Most people respond to change by trying to control it. Companies must follow along the same lines – holding on to whatever they have whenever a big change hits their organization. However, simply trying to sit down and weather technological progress is usually a bad idea. Just ask Kodak or Blockbuster – sometimes a change in the environment renders an old business model untenable. The world of industry is undergoing a rapid change from working with locally stored data to cloud based services. While this change is easier to ignore for organizations because it doesn't create a lot of external changes, the internal ones are even more important to ensuring the longevity of a business.
Companies moving to the cloud have two options presented to them. They can either proceed with their migration while trying to preserver their old workflow and use the cloud to simply enhance old ways of working, or they can embrace the opportunity for greater information sharing and transparency within their business. Utilizing cloud infrastructure to share information more quickly within an organization, or to collaboratively work on documents simultaneously with others, can let a group operate exponentially faster when compared to old ways. Or, businesses can instead choose to treat the cloud as slightly better email. The problem here is that the second group will always lose to the first group. When presented with unlimited flexibility and agility by the cloud, companies should work as hard as they can to take advantage of their new opportunities.
Business in the cloud is about adapting to new advancements
Companies that are interested in making the most of their current shift to cloud computing can use the technology in a variety of ways. Working in tighter-knit, more collaborative groups is one way to allow the cloud to assist workflow. Another is to allow employees to work in a more mobile fashion, letting everyone stay in touch while not chaining them to their desks. This can be important in any field that involves a lot of face-to-face visits. Salespeople and managers that have to conduct meetings with other organizations can be greatly assisted by keeping data in the cloud, allowing them to get the most up-to-date figures on pricing and other business stats no matter where they are.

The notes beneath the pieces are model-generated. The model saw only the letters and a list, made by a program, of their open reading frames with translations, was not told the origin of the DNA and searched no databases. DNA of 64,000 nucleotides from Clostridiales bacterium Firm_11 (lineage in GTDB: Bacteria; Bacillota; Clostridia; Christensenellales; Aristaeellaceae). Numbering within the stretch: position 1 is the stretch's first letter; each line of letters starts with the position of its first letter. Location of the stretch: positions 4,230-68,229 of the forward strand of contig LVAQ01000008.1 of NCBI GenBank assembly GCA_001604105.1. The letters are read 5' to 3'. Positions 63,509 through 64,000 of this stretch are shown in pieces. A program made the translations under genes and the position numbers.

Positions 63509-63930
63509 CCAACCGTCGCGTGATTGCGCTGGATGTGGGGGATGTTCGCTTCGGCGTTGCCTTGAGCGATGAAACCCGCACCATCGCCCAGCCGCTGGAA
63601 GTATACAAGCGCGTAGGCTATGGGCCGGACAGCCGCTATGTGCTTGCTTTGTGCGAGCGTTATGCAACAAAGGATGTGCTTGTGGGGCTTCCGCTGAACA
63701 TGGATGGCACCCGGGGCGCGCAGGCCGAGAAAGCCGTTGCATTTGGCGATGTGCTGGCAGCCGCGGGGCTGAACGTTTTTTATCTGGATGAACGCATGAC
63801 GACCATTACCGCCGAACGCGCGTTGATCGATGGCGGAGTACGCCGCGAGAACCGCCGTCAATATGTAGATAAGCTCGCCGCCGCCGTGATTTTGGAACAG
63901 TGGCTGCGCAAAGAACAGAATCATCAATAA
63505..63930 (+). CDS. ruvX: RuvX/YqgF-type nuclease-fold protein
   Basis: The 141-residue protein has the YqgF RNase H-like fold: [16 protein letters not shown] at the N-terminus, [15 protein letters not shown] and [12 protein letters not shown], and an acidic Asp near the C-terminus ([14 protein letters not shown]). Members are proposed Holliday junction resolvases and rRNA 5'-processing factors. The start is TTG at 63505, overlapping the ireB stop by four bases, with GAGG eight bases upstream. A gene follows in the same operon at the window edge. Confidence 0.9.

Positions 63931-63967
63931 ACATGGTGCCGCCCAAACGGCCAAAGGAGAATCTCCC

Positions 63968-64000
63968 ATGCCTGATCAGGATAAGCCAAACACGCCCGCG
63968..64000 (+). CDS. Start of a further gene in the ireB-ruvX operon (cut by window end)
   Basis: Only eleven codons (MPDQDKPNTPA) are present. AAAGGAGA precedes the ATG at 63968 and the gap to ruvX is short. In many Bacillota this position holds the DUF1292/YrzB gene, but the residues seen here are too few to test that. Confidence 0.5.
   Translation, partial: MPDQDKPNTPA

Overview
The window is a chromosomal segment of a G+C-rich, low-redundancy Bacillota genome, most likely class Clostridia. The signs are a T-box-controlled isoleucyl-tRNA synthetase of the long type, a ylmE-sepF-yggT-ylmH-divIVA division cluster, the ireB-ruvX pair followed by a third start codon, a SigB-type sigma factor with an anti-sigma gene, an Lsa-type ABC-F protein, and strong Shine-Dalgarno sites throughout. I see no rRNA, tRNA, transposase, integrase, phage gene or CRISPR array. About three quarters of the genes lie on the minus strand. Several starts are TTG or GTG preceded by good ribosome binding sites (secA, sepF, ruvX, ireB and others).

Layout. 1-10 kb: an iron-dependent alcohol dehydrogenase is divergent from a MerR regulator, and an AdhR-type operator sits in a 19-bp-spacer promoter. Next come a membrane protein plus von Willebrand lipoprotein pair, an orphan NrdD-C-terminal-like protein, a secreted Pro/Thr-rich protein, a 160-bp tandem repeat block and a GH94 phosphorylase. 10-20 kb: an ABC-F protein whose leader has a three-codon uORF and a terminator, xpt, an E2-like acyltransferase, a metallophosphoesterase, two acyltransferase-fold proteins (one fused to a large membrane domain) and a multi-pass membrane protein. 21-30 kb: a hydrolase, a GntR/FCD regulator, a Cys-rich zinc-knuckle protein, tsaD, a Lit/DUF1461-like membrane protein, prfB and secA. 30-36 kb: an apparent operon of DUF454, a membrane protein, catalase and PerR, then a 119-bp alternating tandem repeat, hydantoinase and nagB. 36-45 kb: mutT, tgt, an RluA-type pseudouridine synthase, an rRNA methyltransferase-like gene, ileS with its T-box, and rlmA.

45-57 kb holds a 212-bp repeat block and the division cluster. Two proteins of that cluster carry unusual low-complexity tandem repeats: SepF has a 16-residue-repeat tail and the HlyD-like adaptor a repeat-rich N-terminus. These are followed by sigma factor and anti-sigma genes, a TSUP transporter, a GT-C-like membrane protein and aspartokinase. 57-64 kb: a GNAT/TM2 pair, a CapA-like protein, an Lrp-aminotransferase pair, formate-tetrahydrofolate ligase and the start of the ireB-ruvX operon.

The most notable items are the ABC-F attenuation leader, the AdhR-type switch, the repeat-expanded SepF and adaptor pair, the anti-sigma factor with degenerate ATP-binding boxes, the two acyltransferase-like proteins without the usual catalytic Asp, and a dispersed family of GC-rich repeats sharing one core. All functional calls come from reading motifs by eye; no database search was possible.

Moving to the cloud can also be an opportunity for an organization to expand its hiring policies. Companies that previously could not have remote workers may now find that they are able to have a few experts that dial in to work, rather than live by the office. With the ability to hire people from any part of the country, organizations can afford to look for specialists that might otherwise be prohibitively expensive. But, since the price of living varies so much, an organization could hire someone who has put down roots in another part of the U.S. while being able to utilize their expertise. The cloud connects workers to each other in ways that make this kind of always-on remote connection easy for the company to maintain. Investing in cloud infrastructure during this time is important for making sure that this change goes smoothly, according to Computer Weekly.
When implementing new cloud based services, the most important factor to keep in mind, IT experts agree, is reliability, according to Network Computing. Businesses that take advantage of the unique opportunities afforded to them by the cloud necessarily must be able to rely on it in order to function. The cloud simply makes business faster. By ensuring that the cloud is reliable and stable, an organization can reliably outperform those that have not made the transition.